Lightning strikes first as the Maple Leafs fall in Game 1

Maple Leafs’ Ryan O’Reilly and Tampa Bay Lightning’s Nikita Kucherov watch the puck during Game 1 of their first-round playoff series Tuesday night. Kucherov recorded three points in Tampa’s 7-3 win.Nathan Dennett/The Canadian Press

After seven long months of blood, bruises and sweat, the Maple Leafs marched into the playoffs on Tuesday with a little spring in their step. They had participated in 89 contests, exhibitions and more since training camp began on September 21, 2022, and it’s hard not to get excited when the big games begin.

“It’s always exciting,” Toronto defenseman Mark Giordano, 39, said in the hours before the puck dropped at Scotiabank Arena. He has played more than 1,100 regular season games and 30 in the postseason. “You come to the rink and it’s definitely a different feeling.

“We’ve put a good few days of work in here to prepare for this, but nothing compares to when you walk in today.”

“That’s when the real season starts,” said Justin Hall, another linebacker.

It’s been just under a calendar year since the Maple Leafs defeated the Lightning to open the 2022 first round — but the streak didn’t end any better than the seasons before it. Tampa Bay won in seven games and eventually reached the Stanley Cup Final for the third straight time.

A raucous crowd inside the rink and a gathering of tailgaters outside braving waves rang out in the Maple Leafs’ latest attempt to win a playoff series for the first time since 2004.

“You have to use the pressure the right way,” Giordano said. “We’re in a great place here. There will be nerves and butterflies, but usually when you have them, you play better.”

Well, not so much.

The Maple Leafs were booed off the ice after a slap in the first period in which they trailed the Lightning – yes, those guys again – 3-0. They trailed 6-2 by the end of the second, at which point a huge portion of the crowd headed for the exits.

Finished 7-3 in a mess of a performance for a team desperate to go on a long streak and exorcise demons of the past. Tampa Bay now leads 1-0 with Game 2 back at the rink off Bay Street.

So much for the home ice advantage.

The Maple Leafs looked sluggish and disorganized early, getting bogged down in their own end, getting beat on pucks and allowing two power plays. At the same time, they were unable to break through Tampa Bay goaltender Andrei Vasilevskiy.

They fell behind just a minute later when Pierre-Edouard Belmare slipped a backhand past Ilya Samsonov on the ricochet off a Corey Perry shot. The Lightning took a 2-0 lead with 12:42 left, this time on a shot by Anthony Cirelli, again off another generous ricochet.

Maple Leafs organist Jimmy Holmstrom hasn’t missed a beat in 35 years

It looked briefly — very briefly — like the Maple Leafs were regaining ground, but then TJ Brodie was called for holding 51 seconds into the first intermission, and Nikita Kucherov cashed in on the power-play opportunity from 35 feet away with three ticks on the clock before Toronto ran into the dressing room.

By then, the fans who had been gifted with white towels were almost ready to throw them away and stop waving them around. They lashed out at the refs when the two fouls were called, but the penalties were, the second Brody bear hug on Steven Stamkos preceding goal #3.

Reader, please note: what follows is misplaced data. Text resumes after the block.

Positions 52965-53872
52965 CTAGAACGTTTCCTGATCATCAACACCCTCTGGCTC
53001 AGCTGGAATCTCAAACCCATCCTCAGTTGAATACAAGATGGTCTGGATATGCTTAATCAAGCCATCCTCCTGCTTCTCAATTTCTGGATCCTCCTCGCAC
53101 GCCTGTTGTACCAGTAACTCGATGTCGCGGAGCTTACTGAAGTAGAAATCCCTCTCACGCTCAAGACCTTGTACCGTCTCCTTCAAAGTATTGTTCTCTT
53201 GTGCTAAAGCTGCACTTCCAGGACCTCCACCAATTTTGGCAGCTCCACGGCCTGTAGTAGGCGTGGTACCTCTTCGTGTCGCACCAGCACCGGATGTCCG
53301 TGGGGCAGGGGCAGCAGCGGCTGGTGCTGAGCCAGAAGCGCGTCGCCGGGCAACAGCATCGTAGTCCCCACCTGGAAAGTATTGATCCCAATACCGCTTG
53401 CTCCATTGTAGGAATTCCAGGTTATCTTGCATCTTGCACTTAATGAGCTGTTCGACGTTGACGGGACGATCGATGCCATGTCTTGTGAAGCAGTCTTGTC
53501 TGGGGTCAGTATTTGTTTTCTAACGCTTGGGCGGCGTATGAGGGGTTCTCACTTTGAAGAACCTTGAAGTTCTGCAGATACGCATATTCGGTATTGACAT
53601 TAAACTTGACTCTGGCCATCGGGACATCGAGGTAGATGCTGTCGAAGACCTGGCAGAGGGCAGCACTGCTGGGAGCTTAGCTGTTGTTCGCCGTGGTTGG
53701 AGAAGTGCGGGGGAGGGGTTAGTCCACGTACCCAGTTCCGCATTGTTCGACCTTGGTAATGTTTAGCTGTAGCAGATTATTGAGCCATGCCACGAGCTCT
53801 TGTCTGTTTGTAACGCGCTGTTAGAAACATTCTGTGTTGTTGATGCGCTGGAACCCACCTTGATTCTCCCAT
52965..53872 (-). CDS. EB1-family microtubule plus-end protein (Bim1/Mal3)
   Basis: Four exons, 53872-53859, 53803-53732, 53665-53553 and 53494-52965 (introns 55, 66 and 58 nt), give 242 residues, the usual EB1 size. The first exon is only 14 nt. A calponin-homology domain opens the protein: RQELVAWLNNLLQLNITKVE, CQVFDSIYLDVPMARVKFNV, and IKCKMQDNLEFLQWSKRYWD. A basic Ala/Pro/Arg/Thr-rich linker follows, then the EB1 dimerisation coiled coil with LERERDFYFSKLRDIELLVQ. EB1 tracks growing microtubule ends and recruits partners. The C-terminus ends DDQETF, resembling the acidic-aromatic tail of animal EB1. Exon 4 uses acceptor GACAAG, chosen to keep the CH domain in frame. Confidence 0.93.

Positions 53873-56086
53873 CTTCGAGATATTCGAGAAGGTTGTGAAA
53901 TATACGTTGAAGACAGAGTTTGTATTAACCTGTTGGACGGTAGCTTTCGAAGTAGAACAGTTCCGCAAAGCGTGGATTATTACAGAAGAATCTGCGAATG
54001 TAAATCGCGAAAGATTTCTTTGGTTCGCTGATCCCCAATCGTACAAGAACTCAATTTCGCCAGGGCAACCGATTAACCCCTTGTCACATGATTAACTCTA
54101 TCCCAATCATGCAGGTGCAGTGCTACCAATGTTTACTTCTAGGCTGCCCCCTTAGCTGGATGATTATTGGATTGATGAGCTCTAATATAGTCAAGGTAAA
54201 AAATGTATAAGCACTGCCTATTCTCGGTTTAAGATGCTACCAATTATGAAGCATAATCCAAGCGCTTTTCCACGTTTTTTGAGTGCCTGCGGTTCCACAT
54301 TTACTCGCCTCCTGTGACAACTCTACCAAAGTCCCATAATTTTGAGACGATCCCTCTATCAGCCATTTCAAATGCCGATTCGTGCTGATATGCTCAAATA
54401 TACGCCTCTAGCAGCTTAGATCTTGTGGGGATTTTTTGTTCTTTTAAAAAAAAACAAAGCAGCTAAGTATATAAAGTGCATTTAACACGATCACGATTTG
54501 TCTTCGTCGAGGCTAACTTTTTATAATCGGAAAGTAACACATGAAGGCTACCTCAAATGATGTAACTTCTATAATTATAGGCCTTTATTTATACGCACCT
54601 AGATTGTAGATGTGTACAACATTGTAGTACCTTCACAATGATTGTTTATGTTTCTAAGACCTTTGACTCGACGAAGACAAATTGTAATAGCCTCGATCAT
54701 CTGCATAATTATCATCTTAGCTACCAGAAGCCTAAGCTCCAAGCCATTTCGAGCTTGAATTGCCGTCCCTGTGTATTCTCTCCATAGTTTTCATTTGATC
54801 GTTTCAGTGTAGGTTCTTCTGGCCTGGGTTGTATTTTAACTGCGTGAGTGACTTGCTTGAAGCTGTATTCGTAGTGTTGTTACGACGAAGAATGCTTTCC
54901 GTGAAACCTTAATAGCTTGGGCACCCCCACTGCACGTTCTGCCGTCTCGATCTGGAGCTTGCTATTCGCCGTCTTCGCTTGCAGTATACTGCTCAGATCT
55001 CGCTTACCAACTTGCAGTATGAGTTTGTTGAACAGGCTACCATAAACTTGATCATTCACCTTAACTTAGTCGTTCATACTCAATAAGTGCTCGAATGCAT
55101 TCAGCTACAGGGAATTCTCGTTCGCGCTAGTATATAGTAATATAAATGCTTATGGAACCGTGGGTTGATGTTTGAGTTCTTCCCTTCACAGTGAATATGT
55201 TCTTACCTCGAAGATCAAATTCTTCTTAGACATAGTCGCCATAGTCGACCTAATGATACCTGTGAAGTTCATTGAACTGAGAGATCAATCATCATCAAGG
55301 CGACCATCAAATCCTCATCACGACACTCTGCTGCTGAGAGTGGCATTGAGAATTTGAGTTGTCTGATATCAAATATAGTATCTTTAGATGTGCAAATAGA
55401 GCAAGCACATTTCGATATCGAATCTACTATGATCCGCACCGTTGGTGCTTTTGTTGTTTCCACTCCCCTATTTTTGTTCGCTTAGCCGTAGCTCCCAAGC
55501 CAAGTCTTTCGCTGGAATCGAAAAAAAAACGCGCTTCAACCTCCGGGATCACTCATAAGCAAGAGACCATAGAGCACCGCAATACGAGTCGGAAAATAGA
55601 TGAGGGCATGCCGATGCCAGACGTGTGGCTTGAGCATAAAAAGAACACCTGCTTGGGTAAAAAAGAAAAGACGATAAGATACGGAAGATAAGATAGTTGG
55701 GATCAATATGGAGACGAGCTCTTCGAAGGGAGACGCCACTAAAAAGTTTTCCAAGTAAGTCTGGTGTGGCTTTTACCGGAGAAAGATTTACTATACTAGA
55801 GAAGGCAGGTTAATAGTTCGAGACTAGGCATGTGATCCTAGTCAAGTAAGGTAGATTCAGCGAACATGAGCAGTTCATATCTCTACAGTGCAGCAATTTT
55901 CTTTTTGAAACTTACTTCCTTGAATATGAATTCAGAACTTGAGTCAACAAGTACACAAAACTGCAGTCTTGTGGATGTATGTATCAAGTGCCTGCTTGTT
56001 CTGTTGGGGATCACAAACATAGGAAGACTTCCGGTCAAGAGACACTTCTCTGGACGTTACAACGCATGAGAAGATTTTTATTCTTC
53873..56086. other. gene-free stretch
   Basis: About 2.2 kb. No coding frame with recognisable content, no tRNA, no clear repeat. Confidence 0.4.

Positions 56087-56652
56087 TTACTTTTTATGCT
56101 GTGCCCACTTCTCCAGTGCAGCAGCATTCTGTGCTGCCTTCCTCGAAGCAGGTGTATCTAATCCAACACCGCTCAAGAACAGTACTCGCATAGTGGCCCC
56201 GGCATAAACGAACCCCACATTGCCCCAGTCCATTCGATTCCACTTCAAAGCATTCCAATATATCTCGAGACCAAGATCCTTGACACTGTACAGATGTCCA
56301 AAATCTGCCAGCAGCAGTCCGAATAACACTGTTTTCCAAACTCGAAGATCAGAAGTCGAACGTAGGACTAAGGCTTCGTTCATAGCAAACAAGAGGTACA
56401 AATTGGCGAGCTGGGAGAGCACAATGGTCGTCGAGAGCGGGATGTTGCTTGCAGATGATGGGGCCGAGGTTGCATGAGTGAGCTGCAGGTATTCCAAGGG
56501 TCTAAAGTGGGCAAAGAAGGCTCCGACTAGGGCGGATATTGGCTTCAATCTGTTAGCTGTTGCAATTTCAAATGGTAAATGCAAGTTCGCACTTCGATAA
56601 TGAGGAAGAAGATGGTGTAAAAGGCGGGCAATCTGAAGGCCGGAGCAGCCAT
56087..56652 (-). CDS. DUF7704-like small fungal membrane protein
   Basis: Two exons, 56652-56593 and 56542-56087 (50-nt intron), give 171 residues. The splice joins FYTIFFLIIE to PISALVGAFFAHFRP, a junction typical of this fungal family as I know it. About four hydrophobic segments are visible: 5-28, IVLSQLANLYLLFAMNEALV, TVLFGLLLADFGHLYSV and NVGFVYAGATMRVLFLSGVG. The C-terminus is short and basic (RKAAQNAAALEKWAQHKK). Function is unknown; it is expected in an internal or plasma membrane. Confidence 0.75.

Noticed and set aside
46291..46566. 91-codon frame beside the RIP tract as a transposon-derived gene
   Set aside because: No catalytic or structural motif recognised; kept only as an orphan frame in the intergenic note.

Toronto finished second in the Atlantic Division, well ahead of third place Tampa Bay. The Maple Leafs also won two of the three meetings between the teams during the regular season. Nice, but pointless unless that success carries over when it matters

There lightnings are masters. They won two straight Stanley Cups before falling in six games last summer to Colorado. That means they entered the first round having won 11 of their last 12 playoff series.

The Maple Leafs cut the deficit to make it 3-2 with power play goals in the second game by Ryan O’Reilly and William Nylander. But then the race slipped away from them for a disastrous 5 minutes and 30 seconds.

The first Braden Point to score 51 during the regular season scored on the power play. Michael Bunting was then sent off for a dangerous elbow to the head of Eric Cernak – he had to be helped off the ice – and a five-minute penalty was awarded.

The fans booed and Bunting stood and shouted at the referees from the penalty area, although replays clearly showed a nasty elbow had been thrown. They had earlier booed the officials when Auston Mathews went down untouched.

Perry scored from close range with 2:04 left in the period, and when Toronto lost a goaltender interference appeal, received a delay-of-game penalty. Then a backhand point with one second remaining.

After Ross Colton gave the Lightning a 7-2 lead with just over 13 minutes to play in the third, Calais Jarnkrok pulled one back for Toronto just over a few minutes later.

Samsonov was pulled after allowing 23 goals on 29 shots; Joseph Wall pitched the third period in shutout. Vasilevskiy stopped 28 of 31 shots to secure the win for Tampa.

The Lightning have struggled in the second half of the season and have won just one of their last five games and four of their last 10. They’ve been under .500 over the past three months — in part because they’ve lacked motivation. It was clear from the start of 2023 that they couldn’t catch Toronto in the standings and that the pair would struggle to start the postseason.

“It’s been a little bit tough for us down the stretch here in terms of becoming meaningful hockey,” Stamkos, the Lightning’s star center, said during a morning conference call. “We expect to be up for Game 1. This is the biggest game we’ve played in a long time.”

Lightning did that and more. It was a kick from a team that certainly didn’t lack motivation.

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